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What investors are missing about EMD

There’s been good times and bad times for the EM set, but they’ve exited Covid monetary settings well ahead of their developed market peers and their debt is back en vogue.
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Emerging markets have languished for more than a decade, and it’s easy to forget that the story of growth that first propelled them into institutional portfolios still holds true – albeit with plenty of ups and downs.

Back in 2012 economic growth was very strong in emerging markets, but many countries had overborrowed and were running large current account deficits that were easy to finance because liquidity was still loose globally. But drawn by that economic story – and a fair amount of momentum – the flows continued.

“People got in there and then really struggled, getting into emerging market debt (EMD) and local currency EMD when the dollar was at one of its weakest levels,” Grant Webster, co-head of emerging market sovereign fixed income at Ninety One, tells ISN. “And what followed was 10 years of the opposite; the dollar strengthening, while policy mostly remained loose.”

  • But the ensuing ructions gave rise to a dynamic that has since aided EM countries, and EMD is back in the hotseat.

    “EMs were forced to rebalance their economies; they couldn’t run those deficits, whether they were current account or big fiscal deficits, and so they began to tighten and turn the tide and going into Covid they were in a much stronger position to cut rates,” Webster says,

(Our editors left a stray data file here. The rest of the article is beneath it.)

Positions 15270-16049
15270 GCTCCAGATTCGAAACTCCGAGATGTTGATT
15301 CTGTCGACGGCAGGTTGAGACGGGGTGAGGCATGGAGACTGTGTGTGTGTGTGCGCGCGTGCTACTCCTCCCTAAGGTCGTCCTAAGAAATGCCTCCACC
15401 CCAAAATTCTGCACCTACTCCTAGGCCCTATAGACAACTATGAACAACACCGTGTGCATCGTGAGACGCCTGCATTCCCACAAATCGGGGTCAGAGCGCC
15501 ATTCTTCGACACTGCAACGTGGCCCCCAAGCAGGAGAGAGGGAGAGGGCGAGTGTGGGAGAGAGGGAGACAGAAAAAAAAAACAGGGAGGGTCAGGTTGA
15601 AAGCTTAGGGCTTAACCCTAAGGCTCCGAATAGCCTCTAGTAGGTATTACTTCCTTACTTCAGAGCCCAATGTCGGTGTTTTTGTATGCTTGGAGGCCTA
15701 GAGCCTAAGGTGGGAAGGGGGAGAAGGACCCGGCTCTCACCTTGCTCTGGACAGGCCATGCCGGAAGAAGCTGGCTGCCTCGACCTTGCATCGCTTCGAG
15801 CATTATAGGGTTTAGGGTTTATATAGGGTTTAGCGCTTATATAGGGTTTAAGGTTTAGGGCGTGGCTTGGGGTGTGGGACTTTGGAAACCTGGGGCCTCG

“When you’re vulnerable and there’s a big risk event or a global shock you often need to hike rates to defend your currency. But they eased them very aggressively. And what was even more impressive is that when we started to see all that inflation come through as a result, they began to hike. They were quite pre-emptive in doing so.”

    By the time the Fed joined the party EM countries had on average hiked by 200 basis points, establishing an even bigger buffer – and bigger real yield – against US rates, and have performed very well as a consequence.

    “What’s missed in the market is that in 2022, when inflation was picking up and yields were rising and returns were weak, EM returns – while weak – were outperforming global fixed income. Notwithstanding Russia’s invasion of Ukraine, which led to their debt essentially being written off. The rest of EM performed very well in 2022.”

    And while EM countries are rarely thought of as poster children for financial responsibility, it’s the developed markets that really cracked open the piggybank during Covid – with heavy consequences for their budget bottom line.

    “Both the fiscal and monetary policy dynamics in EM have been well contained and set it up well. In 2020 during Covid Mexico ran a four per cent fiscal deficit; Turkey, South Africa, central Europe all ran deficits of between four and six per cent. The US ran a roughly 13 per cent deficit, and an eight per cent deficit last year. They’ve demonstrated quite a conservative bent, which goes by the wayside – nobody picks up on it. It’s a lot more encouraging than it’s looked over the past 10 years.”

    Staff Writer


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